The mechanism seems to vary with different organisms and is not well understood. However, pentamidine is suspected to work through various methods of interference of critical functions in DNA, RNA, phospholipid and protein synthesis. Pentamidine binds to adenine-thymine-rich regions of the Trypanosoma parasite DNA, forming a cross-link between two adenines four to five base pairs apart. The drug also inhibits topoisomerase enzymes in the mitochondria of Pneumocystis jirovecii. Similarly, pentamidine inhibits type II topoisomerase in the mitochondria of the Trypanosoma parasite, resulting in breaks and unraveling its circular mitochondrial DNA.
On rare occasions, pneumocystis infections have occurred in parts of the body outside the lungs in patients receiving pentamidine inhalation therapy. You should discuss this possible problem with your doctor.
Along with its needed effects, a medicine may cause some unwanted effects. Although not all of these side effects may occur, if they do occur they may need medical attention.
Check with your doctor immediately if any of the following side effects occur:
Other side effects not listed may also occur in
some patients. If you notice any other effects, check with your healthcare
Pentamidine is given either as an injection, or as in inhaled medicine using a nebulizer. Follow all directions on your prescription label. Do not use this medicine in larger or smaller amounts or for longer than recommended.
Pentamidine is a powder medicine that must be mixed with a liquid (diluent) before using it as an injection or with a nebulizer. If you are using this medicine at home, be sure you understand how to properly mix and store the medicine. Use only the diluent provided with your medication.
To use pentamidine as an injection:
To use pentamidine with a nebulizer:
If you are diabetic, check your blood sugar carefully while you are receiving pentamidine. This medicine can raise or lower your blood sugar.
While using pentamidine, you may need frequent blood tests. Your heart function may need to be checked using an electrocardiograph or ECG (sometimes called an EKG).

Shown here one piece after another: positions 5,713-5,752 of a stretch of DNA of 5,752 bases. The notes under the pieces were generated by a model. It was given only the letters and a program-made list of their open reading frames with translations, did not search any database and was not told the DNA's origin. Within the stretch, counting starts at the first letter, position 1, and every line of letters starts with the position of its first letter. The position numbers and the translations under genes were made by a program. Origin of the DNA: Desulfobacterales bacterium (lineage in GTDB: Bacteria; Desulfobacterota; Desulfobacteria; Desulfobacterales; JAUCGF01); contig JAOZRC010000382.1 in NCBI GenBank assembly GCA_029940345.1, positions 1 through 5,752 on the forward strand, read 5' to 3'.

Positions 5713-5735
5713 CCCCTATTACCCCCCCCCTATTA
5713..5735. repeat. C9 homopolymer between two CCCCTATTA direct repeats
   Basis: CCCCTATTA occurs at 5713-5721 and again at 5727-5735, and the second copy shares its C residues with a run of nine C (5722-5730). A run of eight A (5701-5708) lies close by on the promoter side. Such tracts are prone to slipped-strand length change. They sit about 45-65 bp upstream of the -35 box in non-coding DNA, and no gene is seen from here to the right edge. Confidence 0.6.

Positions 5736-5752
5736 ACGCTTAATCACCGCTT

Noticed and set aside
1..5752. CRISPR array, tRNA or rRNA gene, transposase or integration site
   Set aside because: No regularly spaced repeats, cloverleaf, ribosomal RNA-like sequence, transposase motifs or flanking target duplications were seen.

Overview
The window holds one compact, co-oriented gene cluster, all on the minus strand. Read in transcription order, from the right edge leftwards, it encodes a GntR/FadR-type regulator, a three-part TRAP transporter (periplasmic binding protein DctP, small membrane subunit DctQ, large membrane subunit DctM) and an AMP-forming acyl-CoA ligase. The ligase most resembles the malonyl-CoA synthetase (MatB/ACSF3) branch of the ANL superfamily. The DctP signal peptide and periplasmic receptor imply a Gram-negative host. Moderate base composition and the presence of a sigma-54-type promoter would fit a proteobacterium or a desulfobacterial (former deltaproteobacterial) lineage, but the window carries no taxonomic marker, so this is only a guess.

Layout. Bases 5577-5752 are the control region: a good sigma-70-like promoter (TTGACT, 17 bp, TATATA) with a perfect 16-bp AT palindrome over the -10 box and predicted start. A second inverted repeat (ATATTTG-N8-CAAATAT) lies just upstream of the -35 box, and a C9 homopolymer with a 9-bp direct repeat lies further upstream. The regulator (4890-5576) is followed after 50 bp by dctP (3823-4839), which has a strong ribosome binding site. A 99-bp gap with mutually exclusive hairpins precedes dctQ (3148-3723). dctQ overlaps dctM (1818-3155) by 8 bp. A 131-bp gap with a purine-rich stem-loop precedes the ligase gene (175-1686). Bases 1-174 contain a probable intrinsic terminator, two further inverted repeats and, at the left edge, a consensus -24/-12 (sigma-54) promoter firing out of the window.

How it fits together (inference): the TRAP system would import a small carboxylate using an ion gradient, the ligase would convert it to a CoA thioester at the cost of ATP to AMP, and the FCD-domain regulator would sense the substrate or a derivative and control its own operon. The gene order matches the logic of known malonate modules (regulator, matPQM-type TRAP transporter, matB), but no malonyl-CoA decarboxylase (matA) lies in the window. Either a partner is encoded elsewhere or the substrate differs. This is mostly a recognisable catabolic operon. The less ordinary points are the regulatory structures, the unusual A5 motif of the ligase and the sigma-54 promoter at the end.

Store unmixed medicine at room temperature away from moisture, heat, and light.
Mixed medicine must be used within a certain number
of hours, depending on the diluent. Carefully follow the mixing and
storage instructions provided with your medicine. Ask your pharmacist if you
Although certain medicines should not be used together at all, in other cases two different medicines may be used together even if an interaction might occur. In these cases, your doctor may want to change the dose, or other precautions may be necessary. When you are taking this medicine, it is especially important that your healthcare professional know if you are taking any of the medicines listed below. The following interactions have been selected on the basis of their potential significance and are not necessarily all-inclusive.
Using this medicine with any of the following medicines is not recommended. Your doctor may decide not to treat you with this medication or change some of the other medicines you take.
Using this medicine with any of the following medicines is usually not recommended, but may be required in some cases. If both medicines are prescribed together, your doctor may change the dose or how often you use one or both of the medicines.
Certain medicines should
not be used at or around the time of eating food or eating certain types of
food since interactions may occur. Using alcohol or tobacco with certain
medicines may also cause interactions to occur. Discuss with your healthcare
professional the use of your medicine with food, alcohol, or tobacco.
To help prevent the development or return of pneumocystis pneumonia, you must receive pentamidine inhalation on a regular basis, even if you are feeling well.